During the mid-17th century the Dutch mapmaker Joan Blaeu published an atlas that contains finely engraved maps of the major cities of the Netherlands. In 1649 Joan Blaeu published the first edition of the atlas in Latin, in 1652 he published the second edition in Dutch. The title of the atlas Toonneel der steden van de Vereenighde Nederlanden translates to Theatre of the Cities of the United Netherlands.
Joan Blaeu was the son of the mapmaker Willem Janszoon Blaeu. Willem Blaeu founded his map publishing company in 1596. The Blaeu publishing house was very successful. In 1633 Willem Blaeu was appointed the official mapmaker to the Dutch East India Company. Willem passed away in 1638 and his sons Joan and Cornelius inherited the family publishing firm. Joan became the sole head of the company after Cornelius died at a young age. In addition to the Toonneel der Steden Joan Blaeu also published the Atlas Maior, a multi-volume world atlas.
Joan Blaeu’s town atlas includes images of important buildings, coats of arms, fortifications, and descriptive texts. Featured in this post are images of a few maps and illustrations from the Toonneel der Steden.
Below is a map of Veere in the Province of Zeeland. During the 17th and 18th centuries Veere served as an important trading port for Scotland. Scottish wool was imported to Veere. Wine, leather, and ammunition were some of the products that were exported from Veere to Scotland.
The atlas contains plans of forts, battlefields, and sieges. From 1556 to 1714 the Spanish Crown ruled the southern Netherlands (the Low Countries). The Dutch attempted to achieve independence from Spain during the Eighty Years War, which lasted from 1568 to 1648. The war resulted in a new border between the Dutch Republic and the Spanish Netherlands. Below is a map of the Siege of Schenkenschans. In July 1635 the Spanish Army of Flanders captured the fortress of Schenkenschans. The siege ended in April 1636.
Featured below is a map of Vollenhove, a city located in the Dutch Province of Overijssel. An illustration of the Toutenburg Castle is shown in the upper left corner. The governor of the Province of Overijssel, Joris Schenck van Toutenburg, built the castle during the 16th century. The castle was partially destroyed during the Eighty Years War. During the 18th century the building deteriorated, and the castle was demolished in the early 19th century. Today, only ruins remain of the castle.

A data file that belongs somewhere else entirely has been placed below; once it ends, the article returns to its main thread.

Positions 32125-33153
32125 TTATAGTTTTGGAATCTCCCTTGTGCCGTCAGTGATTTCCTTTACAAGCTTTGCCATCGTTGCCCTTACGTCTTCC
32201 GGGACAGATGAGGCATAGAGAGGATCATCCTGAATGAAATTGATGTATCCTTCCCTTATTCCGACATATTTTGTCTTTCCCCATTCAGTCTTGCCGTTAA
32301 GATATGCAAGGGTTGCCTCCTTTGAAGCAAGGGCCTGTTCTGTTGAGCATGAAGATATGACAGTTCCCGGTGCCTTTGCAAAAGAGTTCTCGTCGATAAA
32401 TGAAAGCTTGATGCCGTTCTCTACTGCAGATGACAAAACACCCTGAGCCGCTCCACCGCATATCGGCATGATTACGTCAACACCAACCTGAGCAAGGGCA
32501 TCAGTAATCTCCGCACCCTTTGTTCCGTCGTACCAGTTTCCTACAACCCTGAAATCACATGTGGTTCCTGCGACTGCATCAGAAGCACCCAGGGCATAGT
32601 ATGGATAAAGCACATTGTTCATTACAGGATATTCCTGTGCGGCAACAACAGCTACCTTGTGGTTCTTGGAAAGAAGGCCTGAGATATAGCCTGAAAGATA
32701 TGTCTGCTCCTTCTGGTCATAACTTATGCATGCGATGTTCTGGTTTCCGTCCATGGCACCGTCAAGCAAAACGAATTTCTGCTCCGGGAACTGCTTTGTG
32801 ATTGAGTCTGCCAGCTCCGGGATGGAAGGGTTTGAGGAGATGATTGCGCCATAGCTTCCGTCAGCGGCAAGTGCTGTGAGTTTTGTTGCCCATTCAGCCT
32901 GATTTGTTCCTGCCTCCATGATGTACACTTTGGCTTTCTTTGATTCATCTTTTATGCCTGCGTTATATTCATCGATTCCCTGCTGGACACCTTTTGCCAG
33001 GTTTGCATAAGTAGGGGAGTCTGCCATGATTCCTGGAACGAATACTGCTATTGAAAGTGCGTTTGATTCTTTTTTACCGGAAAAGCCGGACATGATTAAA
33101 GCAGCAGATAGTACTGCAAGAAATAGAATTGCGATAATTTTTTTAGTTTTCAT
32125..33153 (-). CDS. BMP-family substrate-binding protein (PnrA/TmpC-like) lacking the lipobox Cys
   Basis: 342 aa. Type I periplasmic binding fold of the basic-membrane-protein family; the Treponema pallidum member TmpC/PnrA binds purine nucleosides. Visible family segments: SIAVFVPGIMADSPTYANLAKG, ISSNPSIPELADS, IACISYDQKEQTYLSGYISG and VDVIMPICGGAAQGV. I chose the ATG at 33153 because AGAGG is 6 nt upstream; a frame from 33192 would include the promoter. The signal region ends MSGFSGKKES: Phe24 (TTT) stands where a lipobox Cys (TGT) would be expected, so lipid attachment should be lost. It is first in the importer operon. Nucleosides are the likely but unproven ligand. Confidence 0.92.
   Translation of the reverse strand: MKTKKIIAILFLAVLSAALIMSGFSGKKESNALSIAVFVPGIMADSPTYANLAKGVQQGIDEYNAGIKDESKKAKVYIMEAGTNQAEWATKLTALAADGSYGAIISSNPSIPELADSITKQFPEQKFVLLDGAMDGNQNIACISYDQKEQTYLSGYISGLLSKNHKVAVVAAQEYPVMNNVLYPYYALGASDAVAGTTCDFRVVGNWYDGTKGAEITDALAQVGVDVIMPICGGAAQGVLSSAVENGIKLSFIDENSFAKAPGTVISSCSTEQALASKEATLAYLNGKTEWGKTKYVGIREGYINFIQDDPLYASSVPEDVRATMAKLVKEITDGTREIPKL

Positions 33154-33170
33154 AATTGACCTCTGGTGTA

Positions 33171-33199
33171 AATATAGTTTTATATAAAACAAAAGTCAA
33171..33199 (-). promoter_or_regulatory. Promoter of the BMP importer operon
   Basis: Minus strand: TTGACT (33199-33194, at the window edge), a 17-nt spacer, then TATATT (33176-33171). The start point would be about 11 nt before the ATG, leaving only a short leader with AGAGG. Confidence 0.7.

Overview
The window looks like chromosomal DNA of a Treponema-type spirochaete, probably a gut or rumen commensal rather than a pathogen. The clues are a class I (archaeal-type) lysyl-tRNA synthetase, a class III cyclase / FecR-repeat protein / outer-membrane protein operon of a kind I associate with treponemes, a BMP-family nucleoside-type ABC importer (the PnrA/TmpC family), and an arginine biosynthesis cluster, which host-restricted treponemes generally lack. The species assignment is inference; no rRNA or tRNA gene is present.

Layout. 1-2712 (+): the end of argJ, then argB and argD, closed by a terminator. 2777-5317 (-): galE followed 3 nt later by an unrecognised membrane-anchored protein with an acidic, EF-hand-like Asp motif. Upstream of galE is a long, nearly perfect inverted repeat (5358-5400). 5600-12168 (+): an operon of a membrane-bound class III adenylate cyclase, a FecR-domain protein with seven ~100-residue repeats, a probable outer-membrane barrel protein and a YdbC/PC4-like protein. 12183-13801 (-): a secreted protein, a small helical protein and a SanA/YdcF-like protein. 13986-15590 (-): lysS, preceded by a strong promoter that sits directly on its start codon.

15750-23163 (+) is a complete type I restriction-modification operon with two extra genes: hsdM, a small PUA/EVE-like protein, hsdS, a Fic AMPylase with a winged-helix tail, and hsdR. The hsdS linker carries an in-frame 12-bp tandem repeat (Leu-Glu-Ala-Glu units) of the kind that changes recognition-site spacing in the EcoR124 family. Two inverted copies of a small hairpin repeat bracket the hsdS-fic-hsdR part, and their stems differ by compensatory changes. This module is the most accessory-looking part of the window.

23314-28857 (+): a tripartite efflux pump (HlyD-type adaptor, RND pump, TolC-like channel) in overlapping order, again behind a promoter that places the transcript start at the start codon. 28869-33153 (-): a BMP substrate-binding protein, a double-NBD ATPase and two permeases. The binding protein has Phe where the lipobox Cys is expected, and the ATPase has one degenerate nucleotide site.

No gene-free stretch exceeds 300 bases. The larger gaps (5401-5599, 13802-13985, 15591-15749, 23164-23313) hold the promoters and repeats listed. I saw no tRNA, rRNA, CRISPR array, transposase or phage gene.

Pictured below is the Binnenhof, a complex of buildings located in The Hague. The Binnenhof was the location of the High Court of the Provinces of Holland (the Hof van Holland). Today the Binnenhof serves as the meeting place for the Dutch Senate and House of Representatives.
Below are views of the town of Gennep. The town was built between the Maas and Niers Rivers. For centuries there has been a tradition of producing ceramics in Gennep because of the rich deposits of clay in the town.
On February 22, 1672, a fire broke out at Blaeu’s main printing house in Amsterdam. The building was destroyed and many of the copper plates were ruined. After the fire Joan Blaeu continued to publish maps at another printing house owned by the Blaeu family. Blaeu died in December 1673 and the company was passed on to his son. After Joan Blaeu’s death the inventory of the Blaeu firm was gradually liquidated.
Joan Blaeu planned to publish town atlases of several other countries in Europe. In 1663 he published a three-volume town atlas of Italy. His goal of publishing town atlases of additional European countries was never achieved. In this post I have featured only a few of the maps and illustrations from the 1652 edition of the Toonneel der steden. In my opinion the atlas contains some of the most beautiful maps in the collections of the Geography and Map Division. Images from the entire volume may be viewed and downloaded here.
Learn more about the atlas in Tooneel der steden by Joan Blaeu : Dutch Splendor in the 17th Century by Dr. Marco van Egmond, the Curator of Maps, Atlases and Printed Works at Utrecht University.